What we know:
• Waikouaiti-Karitane water tested 90 times since July 2020.
• Six tests show elevated lead levels.
• First test results showing elevated lead levels in August.
• Elevated lead levels at Waikouaiti Golf Club (4 times), Karitane Bowls Club (1), Waikouaiti raw water reservoir (1).
• No-drink notice issued Feb 2 (after reservoir test result received Jan 29).
• Two test results emailed to DCC on Dec 18 not opened until Jan 7.
• DCC changes email procedures.
The highest level of lead in the water in Waikouaiti was almost 40 times acceptable levels - not four times as previously reported by the Dunedin City Council.
Meanwhile, Mayor Aaron Hawkins has welcomed the Ministry of Health's announcement that blood tests would be made available to 1500 residents in Waikouaiti and nearby Karitane.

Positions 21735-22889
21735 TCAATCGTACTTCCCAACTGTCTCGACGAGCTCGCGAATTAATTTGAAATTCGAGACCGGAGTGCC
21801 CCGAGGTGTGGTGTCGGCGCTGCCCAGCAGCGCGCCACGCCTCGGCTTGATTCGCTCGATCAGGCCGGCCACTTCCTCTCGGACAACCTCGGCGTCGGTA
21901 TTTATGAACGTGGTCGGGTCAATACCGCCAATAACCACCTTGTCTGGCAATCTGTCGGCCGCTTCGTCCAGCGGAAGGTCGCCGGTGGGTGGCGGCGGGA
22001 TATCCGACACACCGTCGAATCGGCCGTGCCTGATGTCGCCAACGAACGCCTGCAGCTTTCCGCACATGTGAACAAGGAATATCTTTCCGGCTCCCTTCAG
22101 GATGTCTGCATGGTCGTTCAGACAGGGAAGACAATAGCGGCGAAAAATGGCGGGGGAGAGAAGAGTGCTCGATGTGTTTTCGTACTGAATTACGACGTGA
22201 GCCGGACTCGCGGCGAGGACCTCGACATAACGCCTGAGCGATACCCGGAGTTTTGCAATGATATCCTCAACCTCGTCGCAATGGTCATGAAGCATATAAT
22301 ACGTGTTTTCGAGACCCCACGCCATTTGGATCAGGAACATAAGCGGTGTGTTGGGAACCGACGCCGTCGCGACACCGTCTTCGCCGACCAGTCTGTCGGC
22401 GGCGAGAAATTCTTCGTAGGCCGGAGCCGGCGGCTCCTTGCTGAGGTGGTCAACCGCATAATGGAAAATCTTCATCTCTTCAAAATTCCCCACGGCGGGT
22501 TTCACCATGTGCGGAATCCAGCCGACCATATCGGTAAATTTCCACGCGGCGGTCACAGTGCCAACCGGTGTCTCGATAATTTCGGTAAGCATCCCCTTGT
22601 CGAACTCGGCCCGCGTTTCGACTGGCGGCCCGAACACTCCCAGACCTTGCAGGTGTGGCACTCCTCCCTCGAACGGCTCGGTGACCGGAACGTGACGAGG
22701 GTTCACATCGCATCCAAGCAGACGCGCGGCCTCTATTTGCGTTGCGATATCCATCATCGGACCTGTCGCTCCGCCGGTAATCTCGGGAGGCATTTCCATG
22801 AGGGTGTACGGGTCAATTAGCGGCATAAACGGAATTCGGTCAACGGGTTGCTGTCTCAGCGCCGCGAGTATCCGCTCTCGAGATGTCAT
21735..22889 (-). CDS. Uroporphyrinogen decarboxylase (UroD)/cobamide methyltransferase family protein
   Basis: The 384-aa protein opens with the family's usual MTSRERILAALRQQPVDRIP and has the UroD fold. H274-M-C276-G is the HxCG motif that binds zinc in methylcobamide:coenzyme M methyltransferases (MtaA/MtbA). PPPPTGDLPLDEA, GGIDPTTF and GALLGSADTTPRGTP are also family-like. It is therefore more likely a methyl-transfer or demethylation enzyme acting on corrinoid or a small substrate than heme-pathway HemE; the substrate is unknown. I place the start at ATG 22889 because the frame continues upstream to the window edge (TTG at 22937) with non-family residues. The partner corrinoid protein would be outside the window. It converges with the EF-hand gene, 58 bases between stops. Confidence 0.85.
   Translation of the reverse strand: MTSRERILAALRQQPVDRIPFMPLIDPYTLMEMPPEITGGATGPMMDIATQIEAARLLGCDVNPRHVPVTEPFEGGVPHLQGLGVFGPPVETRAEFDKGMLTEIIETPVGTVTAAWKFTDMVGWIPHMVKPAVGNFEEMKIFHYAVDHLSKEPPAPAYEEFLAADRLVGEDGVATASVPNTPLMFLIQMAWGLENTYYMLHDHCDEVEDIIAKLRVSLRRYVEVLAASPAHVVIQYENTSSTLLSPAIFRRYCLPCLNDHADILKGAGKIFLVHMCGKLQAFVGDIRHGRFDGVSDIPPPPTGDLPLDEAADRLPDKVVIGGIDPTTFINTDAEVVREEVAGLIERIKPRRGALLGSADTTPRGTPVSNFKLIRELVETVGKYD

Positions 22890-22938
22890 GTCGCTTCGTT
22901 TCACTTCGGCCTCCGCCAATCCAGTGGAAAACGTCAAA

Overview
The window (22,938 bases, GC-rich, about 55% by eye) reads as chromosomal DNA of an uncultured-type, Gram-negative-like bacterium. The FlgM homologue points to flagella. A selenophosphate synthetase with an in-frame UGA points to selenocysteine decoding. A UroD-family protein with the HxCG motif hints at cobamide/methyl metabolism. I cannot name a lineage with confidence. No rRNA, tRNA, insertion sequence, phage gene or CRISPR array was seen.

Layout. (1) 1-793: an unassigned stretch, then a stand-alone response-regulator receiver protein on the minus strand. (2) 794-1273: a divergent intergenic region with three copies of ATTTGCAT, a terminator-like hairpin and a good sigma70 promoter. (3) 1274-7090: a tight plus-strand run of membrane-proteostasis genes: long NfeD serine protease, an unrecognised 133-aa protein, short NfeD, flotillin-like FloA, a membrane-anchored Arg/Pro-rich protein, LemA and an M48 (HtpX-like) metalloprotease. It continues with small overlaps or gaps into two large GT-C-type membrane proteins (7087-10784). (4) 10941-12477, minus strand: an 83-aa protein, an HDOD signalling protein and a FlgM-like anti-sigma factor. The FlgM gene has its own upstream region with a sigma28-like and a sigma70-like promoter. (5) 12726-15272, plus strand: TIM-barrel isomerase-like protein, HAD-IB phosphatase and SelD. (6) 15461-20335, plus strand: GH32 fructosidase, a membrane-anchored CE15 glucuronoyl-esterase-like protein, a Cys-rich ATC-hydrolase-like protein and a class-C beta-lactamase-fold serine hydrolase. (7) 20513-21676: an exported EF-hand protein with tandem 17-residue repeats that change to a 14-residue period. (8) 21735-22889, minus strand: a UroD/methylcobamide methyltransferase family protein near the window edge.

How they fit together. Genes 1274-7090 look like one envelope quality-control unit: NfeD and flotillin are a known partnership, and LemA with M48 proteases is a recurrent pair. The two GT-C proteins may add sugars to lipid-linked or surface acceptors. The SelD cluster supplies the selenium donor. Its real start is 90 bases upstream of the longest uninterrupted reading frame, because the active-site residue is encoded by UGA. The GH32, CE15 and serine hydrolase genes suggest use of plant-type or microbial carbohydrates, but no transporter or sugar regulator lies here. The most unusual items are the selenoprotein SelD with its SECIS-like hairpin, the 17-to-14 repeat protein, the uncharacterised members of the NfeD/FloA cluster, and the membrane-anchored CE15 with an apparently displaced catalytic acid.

The DCC said this afternoon a result recorded at Waikouaiti Golf Club on December 8 was .39 milligrams per litre, which was four times the amount reported by a staff member in an interview with RNZ.
This meant it was almost 40 times the acceptable level of 0.01mg/L and not four times.
The December 8 test results were emailed to the council on December 18, but because a staff member was on holiday it was not until January 7 that council first learned of the results.
On December 8 there was also a smaller spike - but still above the acceptable level at the bowling club.
However, a sample taken from Waikouaiti township's main street returned a result well below acceptable limits on that same day.
The council acknowledged the lower figure was incorrectly stated in a radio interview.
Director-General of Health Ashley Bloomfield earlier today revealed Waikouaiti and Karitane residents will be offered blood lead level testing as early as next week.
On Tuesday afternoon the council advised Karitane and Waikouaiti residents not to drink tap water after testing at the Waikouaiti raw water reservoir showed elevated levels of lead.
Testing near the end of the supply line had previously showed intermittent spikes in lead since August last year, but officials decided the public did not need to be warned until this month.
The reservoir test result revealed there could be contamination at the water source.